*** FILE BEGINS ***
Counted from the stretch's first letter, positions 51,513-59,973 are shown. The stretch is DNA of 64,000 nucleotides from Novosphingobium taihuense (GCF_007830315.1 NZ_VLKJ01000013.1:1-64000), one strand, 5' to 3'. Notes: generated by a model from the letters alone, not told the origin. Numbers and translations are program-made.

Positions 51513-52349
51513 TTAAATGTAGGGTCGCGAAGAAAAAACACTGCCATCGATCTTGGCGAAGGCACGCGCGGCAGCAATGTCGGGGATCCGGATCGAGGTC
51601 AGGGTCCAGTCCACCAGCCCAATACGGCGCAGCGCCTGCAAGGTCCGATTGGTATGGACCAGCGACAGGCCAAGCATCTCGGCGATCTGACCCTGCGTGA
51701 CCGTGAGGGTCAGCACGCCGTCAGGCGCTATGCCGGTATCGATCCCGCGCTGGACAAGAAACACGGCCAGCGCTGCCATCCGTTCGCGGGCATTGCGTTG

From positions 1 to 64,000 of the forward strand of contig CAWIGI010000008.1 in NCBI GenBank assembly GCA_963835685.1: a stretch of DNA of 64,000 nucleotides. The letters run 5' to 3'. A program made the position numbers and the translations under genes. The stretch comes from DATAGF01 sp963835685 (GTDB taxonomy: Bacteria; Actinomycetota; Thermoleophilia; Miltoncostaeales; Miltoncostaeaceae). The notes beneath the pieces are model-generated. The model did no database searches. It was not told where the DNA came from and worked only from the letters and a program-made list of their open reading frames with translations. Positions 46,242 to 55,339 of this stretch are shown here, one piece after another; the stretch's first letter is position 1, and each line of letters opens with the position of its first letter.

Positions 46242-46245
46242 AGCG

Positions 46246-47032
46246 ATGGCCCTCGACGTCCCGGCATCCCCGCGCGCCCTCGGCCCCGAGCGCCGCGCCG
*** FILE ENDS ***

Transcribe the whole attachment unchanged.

Counted from the stretch's first letter, positions 51,513-59,973 are shown. The stretch is DNA of 64,000 nucleotides from Novosphingobium taihuense (GCF_007830315.1 NZ_VLKJ01000013.1:1-64000), one strand, 5' to 3'. Notes: generated by a model from the letters alone, not told the origin. Numbers and translations are program-made.

Positions 51513-52349
51513 TTAAATGTAGGGTCGCGAAGAAAAAACACTGCCATCGATCTTGGCGAAGGCACGCGCGGCAGCAATGTCGGGGATCCGGATCGAGGTC
51601 AGGGTCCAGTCCACCAGCCCAATACGGCGCAGCGCCTGCAAGGTCCGATTGGTATGGACCAGCGACAGGCCAAGCATCTCGGCGATCTGACCCTGCGTGA
51701 CCGTGAGGGTCAGCACGCCGTCAGGCGCTATGCCGGTATCGATCCCGCGCTGGACAAGAAACACGGCCAGCGCTGCCATCCGTTCGCGGGCATTGCGTTG

From positions 1 to 64,000 of the forward strand of contig CAWIGI010000008.1 in NCBI GenBank assembly GCA_963835685.1: a stretch of DNA of 64,000 nucleotides. The letters run 5' to 3'. A program made the position numbers and the translations under genes. The stretch comes from DATAGF01 sp963835685 (GTDB taxonomy: Bacteria; Actinomycetota; Thermoleophilia; Miltoncostaeales; Miltoncostaeaceae). The notes beneath the pieces are model-generated. The model did no database searches. It was not told where the DNA came from and worked only from the letters and a program-made list of their open reading frames with translations. Positions 46,242 to 55,339 of this stretch are shown here, one piece after another; the stretch's first letter is position 1, and each line of letters opens with the position of its first letter.

Positions 46242-46245
46242 AGCG

Positions 46246-47032
46246 ATGGCCCTCGACGTCCCGGCATCCCCGCGCGCCCTCGGCCCCGAGCGCCGCGCCG